A brilliant comic mind with a soulful spirit, Robin Williams battled addiction and depression for much of his life, even as he kept millions laughing.
The Oscar winner, who committed suicide on Monday at age 63, was candid about many of his struggles, which began soon after his rise to fame in 1978 on the ABC hit Mork and Mindy.
“I used to go to two or three clubs a night and then go to four or five people’s houses, just keep going, going,” Williams told PEOPLE in 1982. “The myth of living fast, dying young affected me, but I’ve come out on the other side of it.”
And yet he would continue to struggle and experience deep bouts of sadness, which he hinted was a far more personal side of him than the one he displayed onstage.
“Do I perform sometimes in a manic style? Yes,” Williams told NPR in 2006. “Am I manic all the time? No. Do I get sad? Oh yeah. Does it hit me hard? Oh yeah.”
That same year, Williams told Diane Sawyer just after completing a two-month treatment for alcoholism that he had fallen back into addiction gradually.
“It’s the same voice that … you’re standing at the precipice and you look down, there’s a voice and it’s a little quiet voice that goes, ‘Jump,’ ” Williams told Sawyer. “The same voice that goes, ‘Just one.’ … And the idea of just one for someone who has no tolerance for it, that’s not a possibility.”
He underwent treatment again this past July for what his rep called a chance to “fine-tune and focus on his continued commitment” to his sobriety. His rep also revealed that he had been struggling with severe depression prior to his death.
In interviews with PEOPLE, several friends and former colleagues remember the actor’s private battles even as he remained an unerring professional on set.
During the late ’70s and early ’80s heyday of Mork and Mindy, Williams was known as an affable, gifted breakout star – with a penchant for partying.
“We’re in our 20s and it was Robin’s birthday,” recalls his costar Jay Thomas. “After the show shut down we had a birthday party in Robin’s trailer and there’s men, women, drugs, everything’s happening. As the night wears on, he stays there. I don’t think any of us were his close friends and I remember thinking, ‘This is kind of odd. There’s lots of people that wanted to be with him and he’s with us.’ He was kind of by himself with a bunch of strangers on his birthday. I even think he slept in the trailer that night and stayed on the lot.”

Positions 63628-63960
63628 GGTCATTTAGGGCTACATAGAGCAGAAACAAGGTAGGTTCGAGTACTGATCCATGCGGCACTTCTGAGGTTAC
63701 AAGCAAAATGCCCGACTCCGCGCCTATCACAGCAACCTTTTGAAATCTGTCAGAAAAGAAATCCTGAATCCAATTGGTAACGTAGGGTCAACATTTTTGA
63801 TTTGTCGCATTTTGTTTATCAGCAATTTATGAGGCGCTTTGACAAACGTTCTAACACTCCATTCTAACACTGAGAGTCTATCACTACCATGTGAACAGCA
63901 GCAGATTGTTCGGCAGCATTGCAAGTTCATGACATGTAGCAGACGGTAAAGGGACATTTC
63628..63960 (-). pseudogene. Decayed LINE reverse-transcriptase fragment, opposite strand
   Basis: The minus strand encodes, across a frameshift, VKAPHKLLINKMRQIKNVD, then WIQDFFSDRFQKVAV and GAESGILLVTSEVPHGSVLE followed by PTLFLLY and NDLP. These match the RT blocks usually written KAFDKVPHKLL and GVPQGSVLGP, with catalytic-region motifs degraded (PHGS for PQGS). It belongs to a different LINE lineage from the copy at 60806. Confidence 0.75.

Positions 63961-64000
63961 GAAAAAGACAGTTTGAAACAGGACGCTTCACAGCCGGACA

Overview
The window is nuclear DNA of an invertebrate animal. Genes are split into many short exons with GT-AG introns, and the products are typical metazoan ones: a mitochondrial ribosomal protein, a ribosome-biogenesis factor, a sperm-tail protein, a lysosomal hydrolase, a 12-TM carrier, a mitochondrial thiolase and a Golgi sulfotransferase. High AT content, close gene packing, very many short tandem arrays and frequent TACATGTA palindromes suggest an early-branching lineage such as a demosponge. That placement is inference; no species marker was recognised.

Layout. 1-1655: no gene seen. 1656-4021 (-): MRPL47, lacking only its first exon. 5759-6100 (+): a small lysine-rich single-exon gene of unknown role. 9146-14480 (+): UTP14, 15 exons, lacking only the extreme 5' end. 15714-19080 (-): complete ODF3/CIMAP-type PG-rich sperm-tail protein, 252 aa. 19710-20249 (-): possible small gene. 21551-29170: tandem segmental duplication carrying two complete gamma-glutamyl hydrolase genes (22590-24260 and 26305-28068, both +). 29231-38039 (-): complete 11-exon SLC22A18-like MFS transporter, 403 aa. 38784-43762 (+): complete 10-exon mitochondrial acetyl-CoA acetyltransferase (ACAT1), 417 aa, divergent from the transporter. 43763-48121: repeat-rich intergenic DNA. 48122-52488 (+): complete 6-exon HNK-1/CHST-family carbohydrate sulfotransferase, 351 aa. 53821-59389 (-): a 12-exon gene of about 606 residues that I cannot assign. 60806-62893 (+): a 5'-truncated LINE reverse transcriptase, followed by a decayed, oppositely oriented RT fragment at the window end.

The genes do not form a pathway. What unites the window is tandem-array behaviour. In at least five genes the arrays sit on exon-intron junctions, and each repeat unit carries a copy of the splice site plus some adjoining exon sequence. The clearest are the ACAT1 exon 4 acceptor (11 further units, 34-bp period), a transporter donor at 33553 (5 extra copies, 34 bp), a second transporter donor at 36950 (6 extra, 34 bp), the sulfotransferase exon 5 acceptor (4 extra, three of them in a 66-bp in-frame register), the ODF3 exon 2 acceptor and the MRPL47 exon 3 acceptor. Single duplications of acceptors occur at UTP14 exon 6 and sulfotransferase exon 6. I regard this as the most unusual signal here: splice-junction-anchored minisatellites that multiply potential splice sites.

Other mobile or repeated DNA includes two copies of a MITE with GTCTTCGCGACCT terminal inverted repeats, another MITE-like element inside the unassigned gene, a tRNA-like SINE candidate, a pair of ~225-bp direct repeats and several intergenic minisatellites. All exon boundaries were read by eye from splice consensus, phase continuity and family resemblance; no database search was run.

But the actor was in a very different place some 15 years later, when he filmed the role that would win him an Oscar in Good Will Hunting.
“I didn’t find him to be the manic person he sometimes was,” says the film’s co-producer, Chris Moore. “He was sober the whole time on our shoot – we had to make sure and take precautions. We could not have any real alcohol around. There are a couple of scenes where he is supposed to be drinking scotch in the movie and we had to make sure that it was not around. Even the prop bottles that weren’t even in the shot couldn’t be real alcohol. I am very positive he was sober.”
Still, his demons lingered.
“Robin had a heart the size of his whole body,” says Moore. “It’s just sad that a guy like that can’t find a place in this world. On the face of it he had money, fame, people around him who loved him. For real. And it didn’t work. He just couldn’t find peace.”
• Reporting by ELIZABETH LEONARD AND JANINE RAYFORD RUBENSTEIN
For more on Robin Williams’s tragic death and his legacy as a comic genius, pick up the latest issue of PEOPLE, on newsstands Friday
If you or someone you know is considering suicide, please contact the National Suicide Prevention Lifeline at 1-800-273-TALK (8255).
The Williams family is asking well-wishers to send contributions to charities close to the actor’s heart in lieu of flowers. Suggested organizations include St. Jude Children’s Research Hospital, Challenged Athletes, USO, the Muhammad Ali Parkinson Center, the Christopher and Dana Reeve Foundation and Glide Memorial Church in San Francisco.